The Dubliners Scrapbook
An intimate journal by Mary Hardy
1978 - Wise Publications ISBN 8-86001-530-0
For many years Mary Hardy writer, broadcaster and music journalist has kept scrapbooks about her friends 'The Dubliners'. She has shared their triumphs and been with them in their bad times.
The scrapbooks consists of cuttings, programmes and letters charting their progress from the earliest days to the place they now occupy, in the affections of countless admirers around the globe. The idea of putting this book together grew out of a request made by Jeannie Bourke (wife of Ciarán), for duplicates of the clippings and pictures which she wanted to keep so that her children would have a pictorial record of their fathers career.
The 'Dubliners Scrapbook' is a revealing document that captures the excitement of their many performances and conveys a personal insight into the members of the group and their attitudes to life.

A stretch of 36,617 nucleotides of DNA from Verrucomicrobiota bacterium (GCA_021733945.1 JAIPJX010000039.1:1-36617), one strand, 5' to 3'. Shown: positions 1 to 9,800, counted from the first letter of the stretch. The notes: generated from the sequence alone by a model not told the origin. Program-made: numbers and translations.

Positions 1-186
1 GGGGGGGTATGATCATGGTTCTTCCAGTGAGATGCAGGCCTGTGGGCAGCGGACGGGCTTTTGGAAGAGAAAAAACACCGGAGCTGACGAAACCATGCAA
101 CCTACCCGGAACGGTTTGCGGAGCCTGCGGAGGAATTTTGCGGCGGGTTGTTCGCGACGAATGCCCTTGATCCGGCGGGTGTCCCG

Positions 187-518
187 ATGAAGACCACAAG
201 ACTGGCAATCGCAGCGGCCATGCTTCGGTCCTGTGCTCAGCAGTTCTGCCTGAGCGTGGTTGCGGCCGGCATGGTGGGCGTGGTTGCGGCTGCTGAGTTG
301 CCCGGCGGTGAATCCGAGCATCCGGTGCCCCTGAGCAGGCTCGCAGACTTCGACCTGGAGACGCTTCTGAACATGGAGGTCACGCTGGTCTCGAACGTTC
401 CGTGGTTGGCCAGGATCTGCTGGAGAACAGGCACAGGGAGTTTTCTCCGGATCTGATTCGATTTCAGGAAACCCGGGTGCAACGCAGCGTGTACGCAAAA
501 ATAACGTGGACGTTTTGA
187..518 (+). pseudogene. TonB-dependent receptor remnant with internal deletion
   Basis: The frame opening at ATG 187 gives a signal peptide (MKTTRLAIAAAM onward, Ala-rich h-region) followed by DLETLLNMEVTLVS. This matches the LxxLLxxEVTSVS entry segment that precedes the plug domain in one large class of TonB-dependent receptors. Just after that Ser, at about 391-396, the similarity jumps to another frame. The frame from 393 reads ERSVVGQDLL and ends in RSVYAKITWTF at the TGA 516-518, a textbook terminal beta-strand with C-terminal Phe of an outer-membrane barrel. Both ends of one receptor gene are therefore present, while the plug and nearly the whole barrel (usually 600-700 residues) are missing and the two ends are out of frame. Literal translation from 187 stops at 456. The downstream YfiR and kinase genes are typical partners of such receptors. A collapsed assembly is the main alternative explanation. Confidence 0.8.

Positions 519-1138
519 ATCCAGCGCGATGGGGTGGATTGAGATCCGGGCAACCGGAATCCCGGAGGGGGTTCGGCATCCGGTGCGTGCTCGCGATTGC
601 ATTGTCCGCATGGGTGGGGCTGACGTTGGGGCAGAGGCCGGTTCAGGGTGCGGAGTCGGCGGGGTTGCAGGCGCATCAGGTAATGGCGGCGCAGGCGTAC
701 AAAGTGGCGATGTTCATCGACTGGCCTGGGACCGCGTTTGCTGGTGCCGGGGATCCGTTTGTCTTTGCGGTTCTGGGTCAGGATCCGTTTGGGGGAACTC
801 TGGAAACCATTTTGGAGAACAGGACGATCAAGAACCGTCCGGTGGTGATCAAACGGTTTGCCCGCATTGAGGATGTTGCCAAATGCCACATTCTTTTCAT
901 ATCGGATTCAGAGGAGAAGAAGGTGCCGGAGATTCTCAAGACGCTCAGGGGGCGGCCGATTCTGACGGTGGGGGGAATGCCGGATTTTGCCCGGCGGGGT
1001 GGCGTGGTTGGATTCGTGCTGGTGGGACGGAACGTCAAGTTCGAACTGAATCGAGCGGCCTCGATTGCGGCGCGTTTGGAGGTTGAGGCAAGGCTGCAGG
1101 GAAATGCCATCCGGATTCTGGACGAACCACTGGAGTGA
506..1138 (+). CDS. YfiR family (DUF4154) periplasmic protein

Below is a small sample of photos from the Dubliners' scrapbook.
Letters to the Editor
I thought the below would interesting inclusions … from a historical stand point.
DUBLINERS ARE A DISGRACE
DEAR Sir, — Mobile Dubliner, of Finglas, wrote that the North's contribution was a "wash out". Well. I'd like to point out that the Northern folk groups are much more respected than any of the scrury Dublin groups.
As for ihe Dubliners, they are a disgrace. Most of their records so far have been banned on Irish radio because the words are so disgusting.
This gives the English the opinion that all Irish people are drunkards and bad-minded.
By the way, why don't you print more about worthwhile showbands like the Mainliners. Drifters,. Polka Dots and Gene and the Gents?
My hopes aren't very high that you will print this but as I buy the Spotlight every week I am entitled to my opinion.
Northern Ireland Emigrant.
DISGUSTED WITH DUBLINERS
DEAR editor — I live in England for the past year, but I never felt ashamed to be Irish until The Dubliners new record was released. As everyone knows the Irish have got the name as the "Drunken Irish" — and surely this proves it! I hang my head with shame when I hear "Seven Drunken Nights." Let's have rebel songs, as bad as they are !
"Ashamed of the Dubliners," London.